1- Most importantly, a lot has happened since this book was published. The study of parenting marches on, and there is much more evidence to support some claims, refute others. So if I gave it to a parent who wanted my advice, I'd offer it with a grain of salt. In some cases, she has the annoying tendency to make a sweeping generalization, only to prove it false with her own example a paragraph later. So this isn't the most rigorous book on parenting out there.

2- Parenting does differ across cultures, and I really like how she has emphasized that different parenting styles are matched to different cultures. That's a critical point that I try to convey to parents- there are common, standard ways of parenting, but you have to tailor your parenting to your own situation. That said, it raises the Holy Grail in parenting research- are there ways of parenting that are generally better than others? This is the million dollar question. And we know few things about it. All I would say is that love, and perhaps breastfeeding, are the only two parenting practices that are universally beneficial. Even then, some mothers can't breastfeed and shouldn't be made to feel inferior for that, as children can certainly develop normally on formula.

3- I wish she was a little more cautionary with her advice. I appreciate that she is trying to challenge Western paradigms that are (for the most part) arcane and way out of touch with the way babies are meant to be raised, but that's not an easy argument to sell. Present it a little more skeptically, and perhaps you give parents the chance to reason through the arguments themselves. Then again, I don't write popular books for parents, so I don't know.

Overall, I think this is a good book for parents. For scholars, it's a little light (good for undergraduates), but still a good summary of the area in general.
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1 of 1 people found the following review helpful
5.0 out of 5 stars A Must Read!, Oct. 20 2003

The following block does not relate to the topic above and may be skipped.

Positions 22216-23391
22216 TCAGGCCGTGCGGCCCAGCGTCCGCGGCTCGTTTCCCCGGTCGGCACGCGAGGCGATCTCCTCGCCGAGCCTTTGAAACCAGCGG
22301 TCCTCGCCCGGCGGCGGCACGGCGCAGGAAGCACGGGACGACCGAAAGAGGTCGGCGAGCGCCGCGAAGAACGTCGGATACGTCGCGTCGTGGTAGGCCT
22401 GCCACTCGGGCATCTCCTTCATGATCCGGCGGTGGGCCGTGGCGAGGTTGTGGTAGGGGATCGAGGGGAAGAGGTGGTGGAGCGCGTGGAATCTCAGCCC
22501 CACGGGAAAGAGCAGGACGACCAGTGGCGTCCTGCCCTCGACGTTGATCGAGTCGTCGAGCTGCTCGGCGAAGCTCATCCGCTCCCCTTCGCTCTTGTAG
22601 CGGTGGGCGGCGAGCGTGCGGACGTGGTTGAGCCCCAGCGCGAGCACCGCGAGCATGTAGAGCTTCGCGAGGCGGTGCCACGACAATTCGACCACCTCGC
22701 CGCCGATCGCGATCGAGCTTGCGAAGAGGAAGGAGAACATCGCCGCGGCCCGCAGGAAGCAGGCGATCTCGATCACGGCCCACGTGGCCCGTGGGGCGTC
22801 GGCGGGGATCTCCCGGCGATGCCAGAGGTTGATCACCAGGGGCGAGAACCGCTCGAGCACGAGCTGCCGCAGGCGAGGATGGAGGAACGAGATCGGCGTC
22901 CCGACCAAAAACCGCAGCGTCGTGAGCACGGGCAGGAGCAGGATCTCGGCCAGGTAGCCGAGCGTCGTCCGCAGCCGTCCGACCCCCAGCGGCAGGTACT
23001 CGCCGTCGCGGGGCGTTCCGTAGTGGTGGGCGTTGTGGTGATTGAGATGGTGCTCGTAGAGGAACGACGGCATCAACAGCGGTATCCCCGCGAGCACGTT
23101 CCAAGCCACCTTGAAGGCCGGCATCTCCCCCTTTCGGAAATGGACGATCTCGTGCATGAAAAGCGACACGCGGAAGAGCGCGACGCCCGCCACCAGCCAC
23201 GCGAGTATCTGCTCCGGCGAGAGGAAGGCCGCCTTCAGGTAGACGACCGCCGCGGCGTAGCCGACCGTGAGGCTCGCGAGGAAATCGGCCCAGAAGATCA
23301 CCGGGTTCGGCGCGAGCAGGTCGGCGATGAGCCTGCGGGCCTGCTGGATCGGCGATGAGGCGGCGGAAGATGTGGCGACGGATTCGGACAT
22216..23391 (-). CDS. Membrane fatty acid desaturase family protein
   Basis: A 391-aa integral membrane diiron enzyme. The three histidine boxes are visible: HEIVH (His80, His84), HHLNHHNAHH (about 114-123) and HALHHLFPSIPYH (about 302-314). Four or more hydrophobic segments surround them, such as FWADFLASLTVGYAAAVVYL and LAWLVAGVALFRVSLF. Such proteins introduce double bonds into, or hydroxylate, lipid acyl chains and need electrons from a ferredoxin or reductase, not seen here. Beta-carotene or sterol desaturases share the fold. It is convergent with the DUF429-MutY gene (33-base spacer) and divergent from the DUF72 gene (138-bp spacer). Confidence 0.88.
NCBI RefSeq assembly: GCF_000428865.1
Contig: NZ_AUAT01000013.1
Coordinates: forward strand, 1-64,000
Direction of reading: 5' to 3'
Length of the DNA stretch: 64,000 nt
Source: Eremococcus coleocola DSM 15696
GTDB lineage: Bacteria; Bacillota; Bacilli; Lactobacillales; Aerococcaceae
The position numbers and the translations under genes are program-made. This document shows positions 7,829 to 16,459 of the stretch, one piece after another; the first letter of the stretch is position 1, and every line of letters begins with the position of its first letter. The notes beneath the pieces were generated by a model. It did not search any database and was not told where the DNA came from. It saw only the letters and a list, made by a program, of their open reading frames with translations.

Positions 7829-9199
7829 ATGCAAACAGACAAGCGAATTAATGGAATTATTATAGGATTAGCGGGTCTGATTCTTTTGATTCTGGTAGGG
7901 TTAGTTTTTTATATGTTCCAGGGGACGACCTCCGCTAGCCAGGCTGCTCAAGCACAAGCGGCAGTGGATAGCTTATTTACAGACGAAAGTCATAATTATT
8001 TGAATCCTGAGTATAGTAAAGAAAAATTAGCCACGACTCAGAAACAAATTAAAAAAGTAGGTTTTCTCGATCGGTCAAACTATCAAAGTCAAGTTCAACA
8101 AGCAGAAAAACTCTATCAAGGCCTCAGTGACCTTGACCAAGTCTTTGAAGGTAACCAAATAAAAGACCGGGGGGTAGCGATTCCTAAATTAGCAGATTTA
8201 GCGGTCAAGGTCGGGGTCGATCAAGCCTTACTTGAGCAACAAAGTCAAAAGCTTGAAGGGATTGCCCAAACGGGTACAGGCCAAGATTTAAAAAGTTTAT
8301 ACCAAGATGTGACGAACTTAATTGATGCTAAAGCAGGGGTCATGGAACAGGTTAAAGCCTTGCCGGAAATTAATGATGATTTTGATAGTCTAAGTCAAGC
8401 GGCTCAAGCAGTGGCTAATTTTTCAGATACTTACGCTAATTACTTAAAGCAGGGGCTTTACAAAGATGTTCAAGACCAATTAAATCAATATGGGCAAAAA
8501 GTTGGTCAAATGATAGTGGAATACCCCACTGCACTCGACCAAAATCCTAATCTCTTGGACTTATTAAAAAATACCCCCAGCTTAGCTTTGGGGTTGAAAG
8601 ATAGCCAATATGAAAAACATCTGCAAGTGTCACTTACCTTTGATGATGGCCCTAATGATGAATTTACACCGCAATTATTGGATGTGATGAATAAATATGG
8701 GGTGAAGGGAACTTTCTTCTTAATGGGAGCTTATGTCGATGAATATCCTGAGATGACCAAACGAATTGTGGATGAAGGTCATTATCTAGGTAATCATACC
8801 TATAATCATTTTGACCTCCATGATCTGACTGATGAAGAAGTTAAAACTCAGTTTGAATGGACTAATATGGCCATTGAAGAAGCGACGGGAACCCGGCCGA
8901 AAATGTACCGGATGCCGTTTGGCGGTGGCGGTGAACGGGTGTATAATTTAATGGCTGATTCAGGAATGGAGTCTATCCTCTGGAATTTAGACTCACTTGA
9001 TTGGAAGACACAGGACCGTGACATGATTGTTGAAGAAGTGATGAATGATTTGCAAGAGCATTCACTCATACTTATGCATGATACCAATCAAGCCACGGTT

By A Customer
This review is from: Our Babies, Ourselves: How Biology and Culture Shape the Way We Parent (Paperback)
After you read this you will want to throw away 75% of your other baby books. This is a fascinating book which will be 'eye-opening' to most Americans. READ THIS BOOK.
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1 of 1 people found the following review helpful
5.0 out of 5 stars The Thinking Parent's Parenting Book, Aug. 27 2003
By A Customer
This review is from: Our Babies, Ourselves: How Biology and Culture Shape the Way We Parent (Paperback)
There is a lot of solid research packed in here, but presented in a coherent, accessible way with lots of great examples. This book is for parents who want to open their minds to other ways of parenting. Rather than telling you: Do this!, Small presents the research, links biology, evolution and culture, and gets YOU to wonder about what's best. By discussing the child-rearing approaches of other cultures, Small provokes us to look at our own in a new way. I've used this book both for work (my field is child development) as well as for personal use & reflection (I'm a mother of a 17 month old). Fantastic read! I also recommend "A World of Babies" if parenting across cultures interests you.
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1 of 1 people found the following review helpful
4.0 out of 5 stars a lot of wonderful information -- a lot of support, May 29 2003
This review is from: Our Babies, Ourselves: How Biology and Culture Shape the Way We Parent (Paperback)
A lot of wonderful information! A lot of support for co-sleeping, holding baby, and breast feeding. all Natural child rearing; all very loveing and "best for baby". A lot of good solid science for what we all "feel" is best for our babies. Very reassureing of the maternal feeling we all share.